The sales picture for networking giant Cisco has deteriorated so dramatically in recent weeks that the company made a slew of numbing announcements on Monday, including more layoffs and a write-off of $2.5bn worth of equipment.
The company now says that sales for the quarter ending 28 April will fall by as much as 30 per cent from $6.75bn in the second quarter to around $4.7bn. A few weeks ago Cisco said that sales would be "flat to down five per cent", the equivalent of $5.9bn.
Profits look like disappearing almost completely. Chief executive John Chambers said that results would be "low single digits cents per share". Analysts had been estimating eight cents per share.
Cisco said previously that it would lay off 7500 workers, including 5000 full time employees. It has now announced that 6000 full time and 2500 contract workers will lose their jobs, and that it will take a charge of as much as $1.2bn in the third quarter to cover the cost of the redundancies.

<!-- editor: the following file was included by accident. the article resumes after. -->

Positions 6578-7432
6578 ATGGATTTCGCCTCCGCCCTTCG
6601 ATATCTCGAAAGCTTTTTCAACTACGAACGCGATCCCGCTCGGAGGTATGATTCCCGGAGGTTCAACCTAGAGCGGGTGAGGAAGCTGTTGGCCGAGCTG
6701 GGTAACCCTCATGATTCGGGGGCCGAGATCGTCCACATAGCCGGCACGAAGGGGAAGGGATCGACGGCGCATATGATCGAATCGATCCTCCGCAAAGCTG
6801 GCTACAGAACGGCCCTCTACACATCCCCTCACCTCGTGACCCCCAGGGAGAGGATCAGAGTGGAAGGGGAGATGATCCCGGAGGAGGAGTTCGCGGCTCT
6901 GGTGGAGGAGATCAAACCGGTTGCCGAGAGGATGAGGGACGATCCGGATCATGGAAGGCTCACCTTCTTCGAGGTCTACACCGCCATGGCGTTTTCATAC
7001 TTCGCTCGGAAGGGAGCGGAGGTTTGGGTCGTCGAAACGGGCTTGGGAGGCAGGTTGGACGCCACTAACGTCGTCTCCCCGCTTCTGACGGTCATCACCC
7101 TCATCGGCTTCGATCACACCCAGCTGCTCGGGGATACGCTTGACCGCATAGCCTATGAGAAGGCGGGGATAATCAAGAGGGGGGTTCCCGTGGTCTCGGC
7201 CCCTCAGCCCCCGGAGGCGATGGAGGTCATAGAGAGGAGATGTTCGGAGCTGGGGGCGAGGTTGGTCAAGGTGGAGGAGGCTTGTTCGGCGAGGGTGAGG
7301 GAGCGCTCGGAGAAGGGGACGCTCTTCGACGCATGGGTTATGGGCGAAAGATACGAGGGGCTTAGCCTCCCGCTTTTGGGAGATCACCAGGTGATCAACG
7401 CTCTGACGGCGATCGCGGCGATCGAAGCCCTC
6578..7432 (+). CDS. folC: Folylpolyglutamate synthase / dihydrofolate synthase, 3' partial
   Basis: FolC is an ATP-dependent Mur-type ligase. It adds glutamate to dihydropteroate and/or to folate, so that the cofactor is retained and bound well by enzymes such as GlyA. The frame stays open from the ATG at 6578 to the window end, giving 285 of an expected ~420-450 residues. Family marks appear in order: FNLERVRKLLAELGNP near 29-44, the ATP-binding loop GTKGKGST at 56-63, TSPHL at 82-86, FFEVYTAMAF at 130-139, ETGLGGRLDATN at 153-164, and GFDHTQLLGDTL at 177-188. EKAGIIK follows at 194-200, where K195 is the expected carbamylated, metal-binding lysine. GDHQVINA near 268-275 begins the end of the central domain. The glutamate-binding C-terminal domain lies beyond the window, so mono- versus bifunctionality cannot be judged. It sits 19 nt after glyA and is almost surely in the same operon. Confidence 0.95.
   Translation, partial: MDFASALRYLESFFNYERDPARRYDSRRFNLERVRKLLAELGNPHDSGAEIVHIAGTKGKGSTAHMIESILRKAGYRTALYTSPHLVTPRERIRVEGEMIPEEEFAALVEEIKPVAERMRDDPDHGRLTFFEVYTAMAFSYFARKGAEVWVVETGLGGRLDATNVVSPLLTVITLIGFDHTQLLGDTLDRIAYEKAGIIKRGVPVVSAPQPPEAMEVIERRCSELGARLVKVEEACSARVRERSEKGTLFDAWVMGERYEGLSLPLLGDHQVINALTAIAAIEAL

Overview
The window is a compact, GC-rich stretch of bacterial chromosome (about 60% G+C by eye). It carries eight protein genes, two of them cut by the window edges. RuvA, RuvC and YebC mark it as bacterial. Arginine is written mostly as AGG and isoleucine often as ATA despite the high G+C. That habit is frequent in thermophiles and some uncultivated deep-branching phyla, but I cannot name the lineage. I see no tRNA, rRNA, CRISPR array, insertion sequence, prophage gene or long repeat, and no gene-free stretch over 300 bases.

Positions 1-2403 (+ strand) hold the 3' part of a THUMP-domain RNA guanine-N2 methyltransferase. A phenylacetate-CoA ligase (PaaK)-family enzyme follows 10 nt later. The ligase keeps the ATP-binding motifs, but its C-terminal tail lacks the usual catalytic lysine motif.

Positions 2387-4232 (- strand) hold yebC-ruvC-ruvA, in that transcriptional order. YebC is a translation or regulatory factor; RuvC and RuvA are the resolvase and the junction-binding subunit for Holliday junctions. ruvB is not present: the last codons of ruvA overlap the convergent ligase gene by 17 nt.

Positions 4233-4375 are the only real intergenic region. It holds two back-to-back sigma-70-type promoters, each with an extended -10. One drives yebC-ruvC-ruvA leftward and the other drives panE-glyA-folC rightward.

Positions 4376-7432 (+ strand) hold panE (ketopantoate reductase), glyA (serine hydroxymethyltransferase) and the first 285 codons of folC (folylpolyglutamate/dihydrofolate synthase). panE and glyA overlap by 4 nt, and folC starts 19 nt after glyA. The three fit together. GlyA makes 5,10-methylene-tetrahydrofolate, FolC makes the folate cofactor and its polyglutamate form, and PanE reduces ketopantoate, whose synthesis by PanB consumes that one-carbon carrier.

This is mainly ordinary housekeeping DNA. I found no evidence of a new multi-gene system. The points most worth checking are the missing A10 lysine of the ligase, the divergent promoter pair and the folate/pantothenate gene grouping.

"The business environment that our segment of the IT industry is facing has never been more challenging. In fact, this may be the fastest any industry our size has ever decelerated, which has required us to make difficult business decisions at an unprecedented speed," said chief executive John Chambers.
While the lower sales and profit figures were not too surprising to analysts, the fact that the company is throwing out $2.5bn worth of equipment, which will be obsolete when the economy recovers, was a surprise.
Jay Ritter, an analyst with Morningstar.com said: "I think the size of the inventory write-down is a bit stunning."
He added that Cisco no doubt wants to clear the decks and start from a new base and be able to grow the company between 30 to 50 per cent once the economy regains its health.
Cisco said that it built up the inventory in anticipation of meeting continually rising demand. "This charge reflects the recent significant and unexpected drop in customer demand," said chief financial officer Larry Carter.
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